3 reasons the Arizona Cardinals never should have drafted Murray
By Sion Fawkes
Kyler Murray was the Arizona Cardinals first overall pick in 2019, and it’s getting safe to say general manager Steve Keim whiffed on another quarterback.
Case in point, Arizona Cardinals quarterback Kyler Murray never should have been the first overall pick in the 2019 NFL Draft. Sure, he won Rookie of the Year honors and went to two Pro Bowls, so he’s got some popularity contest wins under his belt.
But all season long, or in his career, really, he has been injury-prone, failed to grasp a wobbly Cardinals team when they needed to be elevated, pointed fingers, had a short-lived contract clause that gave fans the right to question his work ethic, and has yet to lead his team to a division title or a playoff win. Not a good resume for the 25-year-old.
And worse, Murray regressed in Year 4 when the Cardinals even traded for his former teammate, Marquise Brown. Down in Miami, Tua Tagovailoa has Jalen Waddle. Joe Burrow has Jamaar Chase. Both have played exceedingly well over the last two seasons, with Tagovailoa enjoying a breakout campaign this year while Burrow led the Bengals to the Super Bowl last season.
Even with Brown and now DeAndre Hopkins present, Murray still found ways to underachieve. And if general manager Steve Keim did his homework, he never would have drafted one of the most overrated prospects since Mitchell Trubisky entered the draft two seasons prior.
But Keim didn’t do his homework, and he reached for Murray. Something he should be regretting. The reasoning? Keep reading to find out.
1 – Never fit for the “Air Raid” offense
Want to know how many times Murray threw the ball per game during his only season at Oklahoma? 27 times per game. Not exactly sound material for head coach Kliff Kingsbury’s “Air Raid” offense.
Murray has the ability to be a dynamic dual-threat quarterback, perhaps in a system akin to John Harbaugh’s in Baltimore, which turned quarterback Lamar Jackson into a star. But if a quarterback is fit for one system in college and they get drafted into another, at best, they will underachieve. And this is what we have seen from Murray stagnating his way through the “Air Raid.”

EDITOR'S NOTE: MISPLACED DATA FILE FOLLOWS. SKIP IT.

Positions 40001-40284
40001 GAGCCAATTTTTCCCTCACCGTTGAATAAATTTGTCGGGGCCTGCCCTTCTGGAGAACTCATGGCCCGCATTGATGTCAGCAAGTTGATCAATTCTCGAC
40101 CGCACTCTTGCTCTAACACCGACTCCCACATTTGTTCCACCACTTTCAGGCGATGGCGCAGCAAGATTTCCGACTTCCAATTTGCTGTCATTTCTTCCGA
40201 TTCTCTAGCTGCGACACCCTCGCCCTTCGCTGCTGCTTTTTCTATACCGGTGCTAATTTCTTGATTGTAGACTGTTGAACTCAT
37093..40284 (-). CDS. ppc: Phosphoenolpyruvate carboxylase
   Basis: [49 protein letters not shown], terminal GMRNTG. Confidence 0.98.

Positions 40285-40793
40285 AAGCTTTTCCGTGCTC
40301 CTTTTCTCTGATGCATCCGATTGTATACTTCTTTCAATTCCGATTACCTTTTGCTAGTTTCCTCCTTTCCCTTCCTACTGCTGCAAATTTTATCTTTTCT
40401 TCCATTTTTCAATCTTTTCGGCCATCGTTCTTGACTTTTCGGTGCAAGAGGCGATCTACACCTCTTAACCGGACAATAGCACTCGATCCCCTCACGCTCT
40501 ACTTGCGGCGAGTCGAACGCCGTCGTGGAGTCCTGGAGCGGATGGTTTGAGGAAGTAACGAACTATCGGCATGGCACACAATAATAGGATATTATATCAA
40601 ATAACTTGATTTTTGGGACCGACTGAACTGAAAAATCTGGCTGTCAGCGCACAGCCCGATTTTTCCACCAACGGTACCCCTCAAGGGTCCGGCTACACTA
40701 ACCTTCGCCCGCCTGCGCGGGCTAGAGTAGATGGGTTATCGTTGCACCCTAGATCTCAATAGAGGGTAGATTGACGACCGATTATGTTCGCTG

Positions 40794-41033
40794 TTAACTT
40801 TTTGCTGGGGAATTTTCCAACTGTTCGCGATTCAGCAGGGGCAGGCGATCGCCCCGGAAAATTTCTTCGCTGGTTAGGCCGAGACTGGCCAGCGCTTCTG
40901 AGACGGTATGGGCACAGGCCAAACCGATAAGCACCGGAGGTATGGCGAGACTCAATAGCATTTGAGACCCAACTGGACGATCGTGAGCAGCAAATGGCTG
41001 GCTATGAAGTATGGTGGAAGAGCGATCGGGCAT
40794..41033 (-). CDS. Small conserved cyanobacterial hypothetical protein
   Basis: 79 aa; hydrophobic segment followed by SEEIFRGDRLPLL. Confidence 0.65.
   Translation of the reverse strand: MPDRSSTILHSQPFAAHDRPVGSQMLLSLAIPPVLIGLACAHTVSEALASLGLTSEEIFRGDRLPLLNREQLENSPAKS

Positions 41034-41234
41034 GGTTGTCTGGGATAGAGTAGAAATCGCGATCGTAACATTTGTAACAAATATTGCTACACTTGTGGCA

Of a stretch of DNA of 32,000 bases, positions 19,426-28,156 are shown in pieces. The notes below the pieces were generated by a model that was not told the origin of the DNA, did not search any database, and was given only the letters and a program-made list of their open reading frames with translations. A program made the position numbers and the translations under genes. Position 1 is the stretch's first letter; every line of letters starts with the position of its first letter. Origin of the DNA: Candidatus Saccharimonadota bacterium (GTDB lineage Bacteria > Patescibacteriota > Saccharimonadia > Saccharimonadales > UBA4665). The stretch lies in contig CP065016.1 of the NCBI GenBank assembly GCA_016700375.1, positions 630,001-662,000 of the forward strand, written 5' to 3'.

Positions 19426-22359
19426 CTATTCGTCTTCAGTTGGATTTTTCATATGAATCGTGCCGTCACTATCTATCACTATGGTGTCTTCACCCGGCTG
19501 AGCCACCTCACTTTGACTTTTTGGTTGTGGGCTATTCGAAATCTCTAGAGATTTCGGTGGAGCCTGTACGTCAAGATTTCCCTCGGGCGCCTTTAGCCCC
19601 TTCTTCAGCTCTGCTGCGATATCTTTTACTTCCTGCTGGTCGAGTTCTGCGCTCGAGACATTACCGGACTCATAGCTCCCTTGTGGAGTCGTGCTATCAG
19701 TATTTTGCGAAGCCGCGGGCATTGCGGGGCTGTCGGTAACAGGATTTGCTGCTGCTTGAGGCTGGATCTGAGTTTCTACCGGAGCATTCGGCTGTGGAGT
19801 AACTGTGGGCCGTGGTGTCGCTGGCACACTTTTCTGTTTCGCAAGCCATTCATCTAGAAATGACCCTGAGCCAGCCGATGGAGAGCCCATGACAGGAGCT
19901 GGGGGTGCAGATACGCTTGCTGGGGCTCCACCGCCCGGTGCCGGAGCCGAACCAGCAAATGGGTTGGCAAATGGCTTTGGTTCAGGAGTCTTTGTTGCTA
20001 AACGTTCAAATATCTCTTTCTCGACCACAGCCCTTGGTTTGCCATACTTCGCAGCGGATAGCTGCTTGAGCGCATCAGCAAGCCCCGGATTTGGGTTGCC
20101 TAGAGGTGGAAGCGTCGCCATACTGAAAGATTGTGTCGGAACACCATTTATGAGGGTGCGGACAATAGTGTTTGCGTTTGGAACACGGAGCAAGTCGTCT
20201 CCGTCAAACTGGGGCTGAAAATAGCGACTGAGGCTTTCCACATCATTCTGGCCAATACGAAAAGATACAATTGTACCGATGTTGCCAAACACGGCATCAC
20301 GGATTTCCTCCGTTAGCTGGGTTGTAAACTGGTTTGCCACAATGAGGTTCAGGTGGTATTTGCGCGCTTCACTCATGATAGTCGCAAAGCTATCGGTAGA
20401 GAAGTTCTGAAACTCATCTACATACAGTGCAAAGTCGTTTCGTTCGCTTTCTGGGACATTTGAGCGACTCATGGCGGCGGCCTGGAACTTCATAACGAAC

2 – One-Year Wonder
Very, very few one-year wonders play quarterback and succeed at the position in the NFL. The only one I can really name off the top of my head is Joe Burrow, and he broke just about every record in the book during his legendary 2019 season.
Others, like Akili Smith, Mark Sanchez, and Mitchell Trubisky flamed out in the NFL. And still others with only two full seasons of experience starting at quarterback in college, like Sam Darnold, also didn’t make it.
It’s appropriate to attach one-year wonder status to Murray because before his breakout 2018 campaign, he had thrown exactly 142 passes in three collegiate seasons, throwing for 8 touchdowns, 7 interceptions, and 1,045 yards. Break those numbers down, and you get 47 pass attempts, 2.66 touchdowns, 2.33 picks, and 348 passing yards per season.
So to take a guy who enjoyed just one good season at number one overall is a risk and a half. And so far, it’s been mixed results at best for the Cardinals. At least in terms of consistency and winning football games.
3 – 29 Games of College Football Experience
Which brings me to my third point, Murray’s 29 total games of college football experience. Do the math, and that equates to just over two seasons, and even fewer as a starter; another major risk factor.
Once again, quarterbacks who haven’t enjoyed an extended period of experience in the NCAA tend to be busts. Another quarterback who, despite their 5-1 record at the moment, has yet to stand out is Zach Wilson, who has just one more game of college football experience than Murray.
You can bet that Wilson’s success in the City That Never Sleeps will as short-lived as Murray’s. And that reality will hit both quarterbacks with limited college experience who enjoyed just one good season at their respective helms sooner than later.
The next time the Arizona Cardinals pick a quarterback, let’s hope it’s someone better suited for the “Air Raid” offense, assuming Kingsbury is still on the sidelines. Ideally, the Arizona Cardinals will also find someone who has seen sustained collegiate success, and someone who has played between 35-40 games.
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